atans1

What is producivity? Why low productivity?

In Economy on 07/01/2018 at 4:31 am

The PAP administration KPKBing that low productivity means wages cannot rise (Btw, skip to the end if u want to read something that disses the PAP administration). And low productivity is a global probem, not unique to S’pore.

But what is productivity?

Until 10 years ago, productivity was the motor that drove economic growth. Its definition is nothing more complicated than the amount we produce per worker (or per hour).

If you’re a coffee shop worker, it’s the amount of coffees, tea and food each worker sells. On a pie-making production line, it’s how many pies you turn out. If you’re a lorry driver, it’s how much you deliver.

Now think of that lorry driver stuck in a traffic jam. With too little investment in new roads and too many cars and lorries using them, his trips are slower. However hard he works, he can’t keep delivering more than before. His productivity stalls.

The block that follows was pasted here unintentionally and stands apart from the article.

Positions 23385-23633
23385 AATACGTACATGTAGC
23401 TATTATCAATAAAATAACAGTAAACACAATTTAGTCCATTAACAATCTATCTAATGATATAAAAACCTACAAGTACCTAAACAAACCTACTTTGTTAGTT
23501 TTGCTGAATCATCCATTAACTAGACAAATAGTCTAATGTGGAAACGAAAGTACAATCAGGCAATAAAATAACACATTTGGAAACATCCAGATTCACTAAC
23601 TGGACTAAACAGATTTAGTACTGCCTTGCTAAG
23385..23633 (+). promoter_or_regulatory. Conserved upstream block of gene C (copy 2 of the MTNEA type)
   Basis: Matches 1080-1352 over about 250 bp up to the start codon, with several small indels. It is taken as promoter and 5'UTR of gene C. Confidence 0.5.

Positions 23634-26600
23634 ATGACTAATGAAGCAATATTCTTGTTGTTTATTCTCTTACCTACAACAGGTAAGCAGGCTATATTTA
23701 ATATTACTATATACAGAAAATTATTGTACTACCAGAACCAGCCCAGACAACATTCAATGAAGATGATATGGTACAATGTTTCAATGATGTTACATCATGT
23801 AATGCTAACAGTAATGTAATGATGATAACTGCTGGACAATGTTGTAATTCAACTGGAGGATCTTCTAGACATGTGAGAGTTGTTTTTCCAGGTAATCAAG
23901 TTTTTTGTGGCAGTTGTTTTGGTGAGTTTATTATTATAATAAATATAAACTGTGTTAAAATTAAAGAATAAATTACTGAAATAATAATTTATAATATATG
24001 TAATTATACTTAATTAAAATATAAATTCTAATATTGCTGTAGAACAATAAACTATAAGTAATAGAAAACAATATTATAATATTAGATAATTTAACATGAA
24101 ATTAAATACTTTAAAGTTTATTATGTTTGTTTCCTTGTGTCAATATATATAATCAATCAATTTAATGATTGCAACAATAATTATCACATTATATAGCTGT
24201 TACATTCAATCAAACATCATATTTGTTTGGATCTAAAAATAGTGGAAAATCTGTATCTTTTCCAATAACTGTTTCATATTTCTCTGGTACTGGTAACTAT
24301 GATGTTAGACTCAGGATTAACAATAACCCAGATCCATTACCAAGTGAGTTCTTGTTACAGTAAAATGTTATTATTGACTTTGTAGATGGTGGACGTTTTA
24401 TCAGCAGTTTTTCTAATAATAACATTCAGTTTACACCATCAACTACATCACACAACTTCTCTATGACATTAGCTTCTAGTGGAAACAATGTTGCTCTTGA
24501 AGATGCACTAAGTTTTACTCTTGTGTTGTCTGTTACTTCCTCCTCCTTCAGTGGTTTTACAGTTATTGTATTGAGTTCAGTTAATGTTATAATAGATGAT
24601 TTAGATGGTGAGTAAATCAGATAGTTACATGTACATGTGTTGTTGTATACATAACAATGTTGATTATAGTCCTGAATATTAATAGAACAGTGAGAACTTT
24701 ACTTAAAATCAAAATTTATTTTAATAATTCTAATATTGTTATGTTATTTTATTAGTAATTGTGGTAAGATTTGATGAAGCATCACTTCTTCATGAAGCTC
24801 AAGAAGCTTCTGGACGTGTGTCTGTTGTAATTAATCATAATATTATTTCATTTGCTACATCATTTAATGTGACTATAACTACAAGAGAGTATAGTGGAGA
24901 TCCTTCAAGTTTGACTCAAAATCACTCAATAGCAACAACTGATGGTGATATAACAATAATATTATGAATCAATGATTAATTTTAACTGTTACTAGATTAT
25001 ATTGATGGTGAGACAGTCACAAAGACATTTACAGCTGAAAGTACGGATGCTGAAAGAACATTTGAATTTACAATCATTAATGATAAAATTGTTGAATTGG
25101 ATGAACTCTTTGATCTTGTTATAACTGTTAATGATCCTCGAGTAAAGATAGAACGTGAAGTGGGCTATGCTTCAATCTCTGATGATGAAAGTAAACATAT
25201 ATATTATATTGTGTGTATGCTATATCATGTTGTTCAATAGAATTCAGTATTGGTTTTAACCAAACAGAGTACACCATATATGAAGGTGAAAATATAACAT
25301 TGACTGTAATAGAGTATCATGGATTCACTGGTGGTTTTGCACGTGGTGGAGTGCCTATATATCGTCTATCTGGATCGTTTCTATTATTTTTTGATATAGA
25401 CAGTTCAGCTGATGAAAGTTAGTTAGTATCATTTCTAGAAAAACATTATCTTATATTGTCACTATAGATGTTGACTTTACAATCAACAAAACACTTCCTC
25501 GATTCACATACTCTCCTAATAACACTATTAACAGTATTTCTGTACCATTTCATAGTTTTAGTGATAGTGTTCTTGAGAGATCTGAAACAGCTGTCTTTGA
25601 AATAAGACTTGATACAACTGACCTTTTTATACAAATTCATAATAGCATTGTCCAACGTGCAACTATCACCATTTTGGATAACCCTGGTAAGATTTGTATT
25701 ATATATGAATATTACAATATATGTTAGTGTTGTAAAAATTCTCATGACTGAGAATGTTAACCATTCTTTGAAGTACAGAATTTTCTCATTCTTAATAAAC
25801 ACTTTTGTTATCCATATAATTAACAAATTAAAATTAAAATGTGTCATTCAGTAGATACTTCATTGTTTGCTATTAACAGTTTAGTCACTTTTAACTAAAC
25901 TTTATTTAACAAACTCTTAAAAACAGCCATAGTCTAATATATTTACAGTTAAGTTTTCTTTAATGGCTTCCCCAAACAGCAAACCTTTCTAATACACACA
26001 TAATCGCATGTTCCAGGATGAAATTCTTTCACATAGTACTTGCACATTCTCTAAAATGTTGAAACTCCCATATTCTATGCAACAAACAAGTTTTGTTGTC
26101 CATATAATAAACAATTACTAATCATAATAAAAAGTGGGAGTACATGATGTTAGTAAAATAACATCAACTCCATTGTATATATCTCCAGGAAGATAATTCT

One reason is weak business investment. A company trying to meet an expanding order book can try one of two methods: hire a few more people, or make its existing workforce more productive by investing in new, more efficient technology. As long as its cheaper and less risky to hire cheap labour, the business may hold off investment.

But weaker private investment – and private investment has in any case been growing recently – can’t account for the whole effect.

Another attempted explanation is weak training and poor infrastructure, another is weak spending on research and development – all of which play a role but none of which can explain in full the breakdown of what is normally the engine of economic growth.

http://www.bbc.com/news/business-42012388

Reasons for low productivity

One of the great economic puzzles of recent years has been the slowdown in productivity growth across Western nations. There are many potential explanations for this: the continued survival of zombie companies in a low-rate era; mismeasurement of the gains from technology; new tech being less significant than older innovations (the Robert Gordon thesis); a preference among businesses to use extra labour when wages are low. And so on.

FT

Re “a preference among businesses to use extra labour when wages are low”, taz what is happening here. Despite the recent restrictions, FTs still coming in. Only by the A380 cargo load, not the cattle truck load, as before. Remember that official productivity figures account for the cash value of output produced, divided by the number of workers.

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